No, I haven’t forgotten about Goldhill’s Catastrophic Care. I’ve just been too busy doing and reading other things to maintain my prior pace of reading and posting about it.
Here’s a basic question I would want anyone reading the book to ask him/herself: “Do I want the full story?” If the answer is “yes” then I think the reader needs to look beyond the book’s pages. I’ll give two examples below.
But first, I need to point out, as I have before, there are some fine passages and ideas in the book. To critique some is not to suggest the whole thing is rubbish. Likewise, to praise others is not to suggest the whole thing is perfect. It’s a mix. I do worry that most readers won’t know that.
The chapter begins with scorn for Medicare’s hospital prospective payment system (PPS), based on diagnosis-related groups (DRGs). It’s true, as Goldhill points out, that implementation of that system in 1983 was followed by shorter hospital stays and an increase in the rate of growth in outpatient (and post acute) spending. Goldhill’s conclusion is that it did not bend the cost curve.
Do you want the full story? If so, then you should also consider the work of Chapin White, about which I’ve posted. If you’re motivated, just click over to that post. Read it and consider the charts. I won’t go so far as to say that doing so provides the full story, but I think you have to admit that it adds something important about what Medicare’s various cost control measures have done, including the 1983 hospital PPS.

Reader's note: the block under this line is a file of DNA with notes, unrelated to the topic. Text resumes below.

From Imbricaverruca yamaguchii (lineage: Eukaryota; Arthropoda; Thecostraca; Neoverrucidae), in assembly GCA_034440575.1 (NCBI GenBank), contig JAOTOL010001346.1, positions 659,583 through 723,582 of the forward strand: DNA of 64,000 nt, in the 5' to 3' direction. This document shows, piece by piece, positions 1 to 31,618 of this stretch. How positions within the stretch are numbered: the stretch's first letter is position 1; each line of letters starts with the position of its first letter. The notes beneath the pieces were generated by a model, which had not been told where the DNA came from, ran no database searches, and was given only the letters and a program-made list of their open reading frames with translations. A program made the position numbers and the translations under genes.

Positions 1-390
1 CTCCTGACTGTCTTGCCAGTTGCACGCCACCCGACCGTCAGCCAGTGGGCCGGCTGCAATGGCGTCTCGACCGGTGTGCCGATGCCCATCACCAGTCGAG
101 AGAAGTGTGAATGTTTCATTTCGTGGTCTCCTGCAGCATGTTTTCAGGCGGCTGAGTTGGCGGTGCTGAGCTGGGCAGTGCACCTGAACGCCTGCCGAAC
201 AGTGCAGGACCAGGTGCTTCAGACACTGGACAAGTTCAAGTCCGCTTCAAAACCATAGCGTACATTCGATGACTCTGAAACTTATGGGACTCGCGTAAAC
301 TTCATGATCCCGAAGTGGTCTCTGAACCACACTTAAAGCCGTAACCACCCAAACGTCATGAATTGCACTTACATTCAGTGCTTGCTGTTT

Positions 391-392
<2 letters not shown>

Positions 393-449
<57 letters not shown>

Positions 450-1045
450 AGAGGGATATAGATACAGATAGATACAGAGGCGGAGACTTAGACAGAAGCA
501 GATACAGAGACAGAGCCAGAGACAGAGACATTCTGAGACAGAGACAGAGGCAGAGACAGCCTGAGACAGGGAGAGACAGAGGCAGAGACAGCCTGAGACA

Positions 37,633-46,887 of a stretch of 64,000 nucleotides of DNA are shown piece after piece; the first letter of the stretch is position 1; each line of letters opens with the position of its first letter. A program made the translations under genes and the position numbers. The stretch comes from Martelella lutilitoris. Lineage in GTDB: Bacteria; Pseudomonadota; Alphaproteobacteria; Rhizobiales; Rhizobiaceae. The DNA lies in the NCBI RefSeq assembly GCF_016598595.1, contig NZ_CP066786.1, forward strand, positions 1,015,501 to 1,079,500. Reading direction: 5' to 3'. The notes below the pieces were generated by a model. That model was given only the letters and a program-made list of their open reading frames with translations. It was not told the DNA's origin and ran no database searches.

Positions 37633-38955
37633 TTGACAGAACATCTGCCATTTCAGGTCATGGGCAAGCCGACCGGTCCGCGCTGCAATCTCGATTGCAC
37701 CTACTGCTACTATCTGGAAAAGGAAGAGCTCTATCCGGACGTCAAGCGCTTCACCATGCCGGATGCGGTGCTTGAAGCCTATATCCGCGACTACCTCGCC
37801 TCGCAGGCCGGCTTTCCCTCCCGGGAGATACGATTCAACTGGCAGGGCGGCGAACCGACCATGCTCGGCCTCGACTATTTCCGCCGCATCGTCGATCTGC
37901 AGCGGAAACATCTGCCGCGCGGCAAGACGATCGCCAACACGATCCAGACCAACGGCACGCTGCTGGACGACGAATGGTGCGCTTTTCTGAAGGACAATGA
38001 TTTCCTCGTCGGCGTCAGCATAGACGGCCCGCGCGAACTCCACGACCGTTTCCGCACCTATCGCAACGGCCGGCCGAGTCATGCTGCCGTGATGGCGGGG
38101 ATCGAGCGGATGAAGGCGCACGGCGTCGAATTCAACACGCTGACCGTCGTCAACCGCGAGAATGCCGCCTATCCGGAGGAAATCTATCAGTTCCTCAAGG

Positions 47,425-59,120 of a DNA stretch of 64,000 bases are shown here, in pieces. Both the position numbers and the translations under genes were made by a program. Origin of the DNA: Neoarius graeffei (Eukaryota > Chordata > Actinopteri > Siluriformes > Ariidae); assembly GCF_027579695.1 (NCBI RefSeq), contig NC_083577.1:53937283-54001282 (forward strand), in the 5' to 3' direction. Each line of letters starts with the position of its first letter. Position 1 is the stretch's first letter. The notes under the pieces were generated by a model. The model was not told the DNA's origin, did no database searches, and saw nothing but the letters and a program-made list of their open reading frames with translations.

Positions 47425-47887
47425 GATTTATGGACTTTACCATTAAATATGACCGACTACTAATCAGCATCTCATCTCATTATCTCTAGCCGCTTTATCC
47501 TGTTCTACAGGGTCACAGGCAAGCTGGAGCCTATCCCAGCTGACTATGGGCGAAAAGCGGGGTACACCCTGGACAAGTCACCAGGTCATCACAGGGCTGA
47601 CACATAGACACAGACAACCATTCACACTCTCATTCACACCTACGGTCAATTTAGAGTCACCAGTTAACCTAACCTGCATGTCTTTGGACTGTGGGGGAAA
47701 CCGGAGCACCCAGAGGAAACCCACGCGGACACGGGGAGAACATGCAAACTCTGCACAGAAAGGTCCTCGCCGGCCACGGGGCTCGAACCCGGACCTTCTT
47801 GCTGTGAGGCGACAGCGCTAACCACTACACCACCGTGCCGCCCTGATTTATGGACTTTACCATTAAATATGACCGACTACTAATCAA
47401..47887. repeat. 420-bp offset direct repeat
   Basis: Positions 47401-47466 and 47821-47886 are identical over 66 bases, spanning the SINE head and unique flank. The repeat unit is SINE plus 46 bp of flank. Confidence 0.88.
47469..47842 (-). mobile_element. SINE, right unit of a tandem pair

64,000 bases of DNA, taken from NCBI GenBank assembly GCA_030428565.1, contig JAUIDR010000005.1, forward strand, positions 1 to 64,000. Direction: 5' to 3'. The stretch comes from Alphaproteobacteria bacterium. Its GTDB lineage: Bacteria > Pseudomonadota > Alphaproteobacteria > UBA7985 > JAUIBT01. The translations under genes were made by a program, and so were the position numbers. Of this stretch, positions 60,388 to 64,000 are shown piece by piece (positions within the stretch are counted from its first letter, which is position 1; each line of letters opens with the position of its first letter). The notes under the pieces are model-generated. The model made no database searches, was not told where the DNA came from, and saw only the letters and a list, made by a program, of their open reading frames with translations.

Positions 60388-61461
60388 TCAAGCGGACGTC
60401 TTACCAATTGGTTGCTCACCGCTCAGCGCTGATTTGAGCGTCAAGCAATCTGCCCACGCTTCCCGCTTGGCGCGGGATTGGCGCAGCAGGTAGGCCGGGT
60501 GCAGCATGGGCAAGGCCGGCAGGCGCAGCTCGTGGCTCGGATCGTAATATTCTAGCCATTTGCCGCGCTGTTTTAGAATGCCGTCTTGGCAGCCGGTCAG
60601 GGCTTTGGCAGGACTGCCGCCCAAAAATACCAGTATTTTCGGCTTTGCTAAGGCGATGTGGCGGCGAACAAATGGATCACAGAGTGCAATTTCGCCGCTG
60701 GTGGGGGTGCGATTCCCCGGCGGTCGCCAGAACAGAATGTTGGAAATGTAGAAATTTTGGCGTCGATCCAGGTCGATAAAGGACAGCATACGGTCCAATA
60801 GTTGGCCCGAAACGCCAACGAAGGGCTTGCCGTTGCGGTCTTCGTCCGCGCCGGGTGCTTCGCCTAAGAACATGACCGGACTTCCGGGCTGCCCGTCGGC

You should also consider the examples of European countries that have adopted and adapted Medicare’s DRG system, England, France, Germany, the Netherlands, and Sweden among them. The recent Health Affairs paper on the subject is illuminating. If the DRG system is so problematic, how do residents of these countries receive care of similar or better quality for less than we do in the U.S.? I’ll blog more about that another day. For now, see how the picture is quite a bit more complex?
Later in the chapter Goldhill bemoans the incentives in the drug industry.
In the same way that our administered pricing prevents me-too chronic care treatments from declining in price, it prevents effective antibiotics from climbing in price enough to provide a competitive return on capital.
I agree there are many problems with the drug industry and drug pricing, even in Medicare. What bothers me about the quote above and the nature of the discussion in which it appears is that it gives the impression that the “administered prices” are entirely government-set prices. Medicare does set prices for chronic care treatments, as it does for all hospital and physician services and associated supplies. And, yes, there are ample problems with how it does so. But it is famously barred from setting outpatient drug prices. Those are established by private plans. As such, I would advise changing in the above quote “administered pricing,” which generally means “government pricing,” to “third-party pricing.”
This is important to spell out clearly because one reaction to Goldhill’s thrust could be that we need to privatize more of Medicare. Whether that is or is not a helpful idea depends a great deal how its done. Very often proponents of more private plan involvement in Medicare point to its drug program as an example. And, in some ways, it is a good model. It has not, however, addressed the deep problems in the pharmaceutical industry that Goldhill rightly critiques. Communicating that, I believe, is a step toward the full story.
Other posts in this series are under the Catastrophic Care tag.